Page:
I am in no way stating that you cannot do both, yet too often in the past few years have we seen talented bands with so much potential get sucked into the vortex of label dictatorship to a point where the band in question goes from releasing some powerful music to some generic BS. Therefore, establish what you are looking for from the get go, and try to avoid letting anyone tell you what your music should sound like to turn people’s heads. Create music for yourself first and foremost.
What are the ups and downs of touring? Any tips for new bands hitting the road?
The only tip I can really give is to keep doing what you guys do. At first it’s always a hard process. Being away from your family, friends and girlfriends can take its toll on you. Also, having an unsteady source of income can lead to incredible amounts of stress. Just don’t give up or give in. If you put your heart and soul into what you do, it should eventually pay off. The idea is to be as real and sincere as you can be.
How important is it to have the right gear with you on the road?
For a lot of bands out there, equipment is everything. From guitar cabs, to guitar rigs, all the way down to the cymbals. I know of some drummers that refuse to play unless they are playing on their own kit. The same theory applies for many of the guitarists I know. Fortunately enough for Ion D, we are what you would define as a plug and play band. We don’t have any pedal boards, or any special rigs. Just Guitars, a Peavey guitar head, and noise suppressor pedals. In other words we keep it simple. When playing oversees, it can become quite expensive to try and ship all your preferred stuff so that you can be truly happy playing on your own gear. We like to keep it plain and simple and can adjust ourselves to playing on a certain set of drums or cabs without much trouble. I like to think we are easy going dudes who aren’t too picky about the right equipment.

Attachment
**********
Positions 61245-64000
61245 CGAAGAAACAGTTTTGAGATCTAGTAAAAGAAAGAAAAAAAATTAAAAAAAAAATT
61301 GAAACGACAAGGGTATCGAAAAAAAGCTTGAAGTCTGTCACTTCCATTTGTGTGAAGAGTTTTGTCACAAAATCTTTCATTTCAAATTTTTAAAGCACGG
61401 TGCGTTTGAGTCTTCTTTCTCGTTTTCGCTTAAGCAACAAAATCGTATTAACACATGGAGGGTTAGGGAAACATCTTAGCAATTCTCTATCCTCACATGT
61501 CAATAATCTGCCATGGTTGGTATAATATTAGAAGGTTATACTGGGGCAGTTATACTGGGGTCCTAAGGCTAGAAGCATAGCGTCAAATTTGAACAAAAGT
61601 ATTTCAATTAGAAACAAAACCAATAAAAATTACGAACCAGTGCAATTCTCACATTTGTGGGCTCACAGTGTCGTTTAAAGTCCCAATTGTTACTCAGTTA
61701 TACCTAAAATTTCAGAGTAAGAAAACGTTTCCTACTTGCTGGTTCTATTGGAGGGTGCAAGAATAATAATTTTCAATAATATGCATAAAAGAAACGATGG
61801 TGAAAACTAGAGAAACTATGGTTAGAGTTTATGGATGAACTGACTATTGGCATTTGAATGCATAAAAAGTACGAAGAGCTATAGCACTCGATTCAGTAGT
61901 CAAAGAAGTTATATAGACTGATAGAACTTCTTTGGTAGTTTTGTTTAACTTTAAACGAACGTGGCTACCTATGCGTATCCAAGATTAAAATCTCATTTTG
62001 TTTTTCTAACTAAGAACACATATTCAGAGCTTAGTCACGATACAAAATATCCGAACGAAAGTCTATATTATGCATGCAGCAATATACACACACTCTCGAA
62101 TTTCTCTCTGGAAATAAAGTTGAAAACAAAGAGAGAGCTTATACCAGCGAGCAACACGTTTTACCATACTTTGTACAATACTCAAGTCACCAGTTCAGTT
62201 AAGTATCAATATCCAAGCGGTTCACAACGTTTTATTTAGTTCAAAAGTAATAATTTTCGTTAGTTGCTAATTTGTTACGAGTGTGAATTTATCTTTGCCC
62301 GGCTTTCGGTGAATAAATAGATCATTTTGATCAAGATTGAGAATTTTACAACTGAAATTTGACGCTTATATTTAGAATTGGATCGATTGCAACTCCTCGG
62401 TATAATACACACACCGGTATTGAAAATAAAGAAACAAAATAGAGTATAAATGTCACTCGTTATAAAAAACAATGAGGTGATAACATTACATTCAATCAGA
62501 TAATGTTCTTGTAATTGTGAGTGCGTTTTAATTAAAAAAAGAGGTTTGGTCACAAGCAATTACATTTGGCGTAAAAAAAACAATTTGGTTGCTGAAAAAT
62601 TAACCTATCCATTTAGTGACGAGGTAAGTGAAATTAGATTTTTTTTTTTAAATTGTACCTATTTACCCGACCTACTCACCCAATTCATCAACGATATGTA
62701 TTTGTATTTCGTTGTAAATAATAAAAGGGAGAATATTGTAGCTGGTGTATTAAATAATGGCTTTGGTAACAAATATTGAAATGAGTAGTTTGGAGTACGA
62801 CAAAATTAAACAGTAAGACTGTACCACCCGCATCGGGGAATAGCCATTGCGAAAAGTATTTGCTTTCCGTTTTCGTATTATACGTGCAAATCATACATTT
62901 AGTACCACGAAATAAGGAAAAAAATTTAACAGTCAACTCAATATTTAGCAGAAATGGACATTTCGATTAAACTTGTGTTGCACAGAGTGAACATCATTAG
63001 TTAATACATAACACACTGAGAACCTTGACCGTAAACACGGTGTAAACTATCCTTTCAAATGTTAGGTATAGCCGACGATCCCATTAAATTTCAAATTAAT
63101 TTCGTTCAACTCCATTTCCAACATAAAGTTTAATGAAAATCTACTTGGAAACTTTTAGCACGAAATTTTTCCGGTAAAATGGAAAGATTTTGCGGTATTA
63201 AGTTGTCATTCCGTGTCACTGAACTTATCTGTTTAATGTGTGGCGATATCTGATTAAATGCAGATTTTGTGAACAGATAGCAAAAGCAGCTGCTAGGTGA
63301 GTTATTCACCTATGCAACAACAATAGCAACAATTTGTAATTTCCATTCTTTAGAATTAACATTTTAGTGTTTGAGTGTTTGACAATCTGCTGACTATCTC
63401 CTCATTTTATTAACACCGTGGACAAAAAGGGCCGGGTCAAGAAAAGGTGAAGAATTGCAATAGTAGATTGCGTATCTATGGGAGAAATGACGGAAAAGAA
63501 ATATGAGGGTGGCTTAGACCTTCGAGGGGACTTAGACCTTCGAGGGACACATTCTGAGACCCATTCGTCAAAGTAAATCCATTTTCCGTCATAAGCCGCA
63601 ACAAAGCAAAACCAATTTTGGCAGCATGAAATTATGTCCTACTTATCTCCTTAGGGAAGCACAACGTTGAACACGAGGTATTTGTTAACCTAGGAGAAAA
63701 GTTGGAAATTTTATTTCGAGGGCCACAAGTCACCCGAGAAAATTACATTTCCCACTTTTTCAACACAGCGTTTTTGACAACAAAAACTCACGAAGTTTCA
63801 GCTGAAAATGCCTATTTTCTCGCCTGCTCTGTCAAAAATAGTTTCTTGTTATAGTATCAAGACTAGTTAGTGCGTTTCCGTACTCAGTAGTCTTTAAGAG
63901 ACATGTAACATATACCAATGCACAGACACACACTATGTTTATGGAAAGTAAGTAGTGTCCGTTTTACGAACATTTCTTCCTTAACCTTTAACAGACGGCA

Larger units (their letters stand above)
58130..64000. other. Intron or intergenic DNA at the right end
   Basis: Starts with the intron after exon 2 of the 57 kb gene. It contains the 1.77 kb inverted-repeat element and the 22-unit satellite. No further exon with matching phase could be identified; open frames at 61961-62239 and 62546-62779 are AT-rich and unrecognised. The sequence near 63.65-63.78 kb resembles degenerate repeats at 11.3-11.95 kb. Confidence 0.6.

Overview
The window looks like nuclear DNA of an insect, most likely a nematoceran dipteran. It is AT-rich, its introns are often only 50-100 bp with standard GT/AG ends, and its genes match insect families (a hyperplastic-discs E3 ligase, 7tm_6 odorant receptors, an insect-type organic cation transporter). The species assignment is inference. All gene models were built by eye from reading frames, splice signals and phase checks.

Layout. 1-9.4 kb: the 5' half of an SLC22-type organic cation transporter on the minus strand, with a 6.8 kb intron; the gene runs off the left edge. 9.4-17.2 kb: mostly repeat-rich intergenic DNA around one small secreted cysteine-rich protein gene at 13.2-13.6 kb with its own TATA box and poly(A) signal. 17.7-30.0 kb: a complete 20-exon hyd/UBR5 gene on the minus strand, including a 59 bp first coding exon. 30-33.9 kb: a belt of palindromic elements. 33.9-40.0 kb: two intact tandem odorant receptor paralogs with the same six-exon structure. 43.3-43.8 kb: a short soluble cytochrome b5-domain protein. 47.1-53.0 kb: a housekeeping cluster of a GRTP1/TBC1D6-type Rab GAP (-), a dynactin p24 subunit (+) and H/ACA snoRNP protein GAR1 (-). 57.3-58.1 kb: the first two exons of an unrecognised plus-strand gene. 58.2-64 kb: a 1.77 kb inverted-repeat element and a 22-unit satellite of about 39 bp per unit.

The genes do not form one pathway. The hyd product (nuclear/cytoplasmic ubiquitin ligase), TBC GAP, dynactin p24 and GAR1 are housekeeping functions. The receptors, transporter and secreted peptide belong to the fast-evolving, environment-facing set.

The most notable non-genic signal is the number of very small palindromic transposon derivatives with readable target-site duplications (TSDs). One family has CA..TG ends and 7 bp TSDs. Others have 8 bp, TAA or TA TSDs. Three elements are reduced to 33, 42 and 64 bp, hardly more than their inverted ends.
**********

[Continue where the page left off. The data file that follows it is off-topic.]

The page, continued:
How are the fans in the US compared to other places outside of the US?
To be quite frank, the US was an awesome place for Ion Dissonance to play throughout our career. I feel, however, that as of late, Americans may have been a little bit spoiled with an over-saturation of mega tours, and shows – not to mention a ridiculous amount of reunion shows.
To be straight forward, I am in no way complaining about this. I myself have driven down to the states to partake in some of these shows. The point is that now that there is an over-saturation of bands since the internet revolution forever changed to face of metal, and that certain groups of people knew how best to take advantage of these new ‘’tools’’ used for promotion, people have grown less and less attached to some of the values which kids used to look for in an underground music scene. Unity and respect are old philosophies of the past that seem to have been thrown out. All this to say that, we love our American fans, and love to visit the country but for us, US shows aren’t what they used to be, and while I do admit we have our fair share of responsibility for this, Americans seem to have grown bored from choosing from ten to fifteen shows per month to attend. When I was younger and getting into metal, hardcore and punk rock, we were lucky if we had two shows in the same month. This does not seem to be an issue for European countries which we have visited. I guess the big tours out there are a fairly new thing which has only really taken shape in the last six to eight years.
Favourite country/state to play?